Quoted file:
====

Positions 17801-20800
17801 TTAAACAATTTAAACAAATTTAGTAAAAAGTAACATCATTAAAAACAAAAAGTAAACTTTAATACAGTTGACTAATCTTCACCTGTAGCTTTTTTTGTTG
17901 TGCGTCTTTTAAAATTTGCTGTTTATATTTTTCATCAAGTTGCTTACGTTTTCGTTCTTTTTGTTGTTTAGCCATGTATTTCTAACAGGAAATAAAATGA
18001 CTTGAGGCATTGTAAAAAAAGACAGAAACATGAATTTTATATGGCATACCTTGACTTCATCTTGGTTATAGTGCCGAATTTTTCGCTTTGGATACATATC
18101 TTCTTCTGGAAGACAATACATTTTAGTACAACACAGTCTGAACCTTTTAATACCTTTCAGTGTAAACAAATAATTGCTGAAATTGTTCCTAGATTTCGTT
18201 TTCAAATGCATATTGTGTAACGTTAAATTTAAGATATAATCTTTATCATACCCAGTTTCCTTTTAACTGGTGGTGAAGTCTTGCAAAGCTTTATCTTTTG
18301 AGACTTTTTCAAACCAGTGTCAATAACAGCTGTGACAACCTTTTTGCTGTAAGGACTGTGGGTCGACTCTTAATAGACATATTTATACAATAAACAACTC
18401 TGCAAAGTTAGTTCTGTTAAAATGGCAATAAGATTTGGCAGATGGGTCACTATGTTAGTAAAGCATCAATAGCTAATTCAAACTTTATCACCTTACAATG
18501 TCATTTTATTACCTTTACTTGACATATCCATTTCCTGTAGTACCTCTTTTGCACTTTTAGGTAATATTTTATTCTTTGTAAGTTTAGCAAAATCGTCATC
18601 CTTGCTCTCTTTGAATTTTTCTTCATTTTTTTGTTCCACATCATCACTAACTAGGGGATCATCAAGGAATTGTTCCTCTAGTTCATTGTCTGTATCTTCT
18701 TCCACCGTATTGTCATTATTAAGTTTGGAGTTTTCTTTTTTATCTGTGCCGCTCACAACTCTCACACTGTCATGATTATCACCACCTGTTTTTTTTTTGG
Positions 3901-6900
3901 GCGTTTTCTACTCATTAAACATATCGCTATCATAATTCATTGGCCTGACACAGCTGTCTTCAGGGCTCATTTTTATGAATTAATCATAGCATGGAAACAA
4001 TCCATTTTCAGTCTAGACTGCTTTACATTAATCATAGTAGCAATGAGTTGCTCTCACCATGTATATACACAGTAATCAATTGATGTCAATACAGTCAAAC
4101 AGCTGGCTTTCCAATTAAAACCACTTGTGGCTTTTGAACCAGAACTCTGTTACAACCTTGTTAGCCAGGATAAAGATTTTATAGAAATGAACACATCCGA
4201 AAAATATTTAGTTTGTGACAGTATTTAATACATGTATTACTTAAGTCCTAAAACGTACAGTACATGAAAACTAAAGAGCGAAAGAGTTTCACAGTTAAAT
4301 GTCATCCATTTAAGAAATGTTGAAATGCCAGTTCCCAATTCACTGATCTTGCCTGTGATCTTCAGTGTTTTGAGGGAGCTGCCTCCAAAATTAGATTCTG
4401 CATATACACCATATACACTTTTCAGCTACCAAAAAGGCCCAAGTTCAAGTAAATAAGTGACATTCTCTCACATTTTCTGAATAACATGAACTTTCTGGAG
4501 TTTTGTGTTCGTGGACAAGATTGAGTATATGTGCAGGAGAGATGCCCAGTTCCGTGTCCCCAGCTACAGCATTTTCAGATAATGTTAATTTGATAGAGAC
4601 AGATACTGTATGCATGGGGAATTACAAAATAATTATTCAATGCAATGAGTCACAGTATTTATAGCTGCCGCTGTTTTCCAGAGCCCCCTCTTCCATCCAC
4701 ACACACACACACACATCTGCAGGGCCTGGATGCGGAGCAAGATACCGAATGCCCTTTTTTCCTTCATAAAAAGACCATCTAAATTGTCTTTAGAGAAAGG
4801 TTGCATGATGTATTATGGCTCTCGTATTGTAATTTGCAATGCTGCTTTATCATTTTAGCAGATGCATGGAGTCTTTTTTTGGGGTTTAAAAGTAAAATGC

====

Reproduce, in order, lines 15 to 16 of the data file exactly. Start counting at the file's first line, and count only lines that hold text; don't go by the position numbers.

4101 AGCTGGCTTTCCAATTAAAACCACTTGTGGCTTTTGAACCAGAACTCTGTTACAACCTTGTTAGCCAGGATAAAGATTTTATAGAAATGAACACATCCGA
4201 AAAATATTTAGTTTGTGACAGTATTTAATACATGTATTACTTAAGTCCTAAAACGTACAGTACATGAAAACTAAAGAGCGAAAGAGTTTCACAGTTAAAT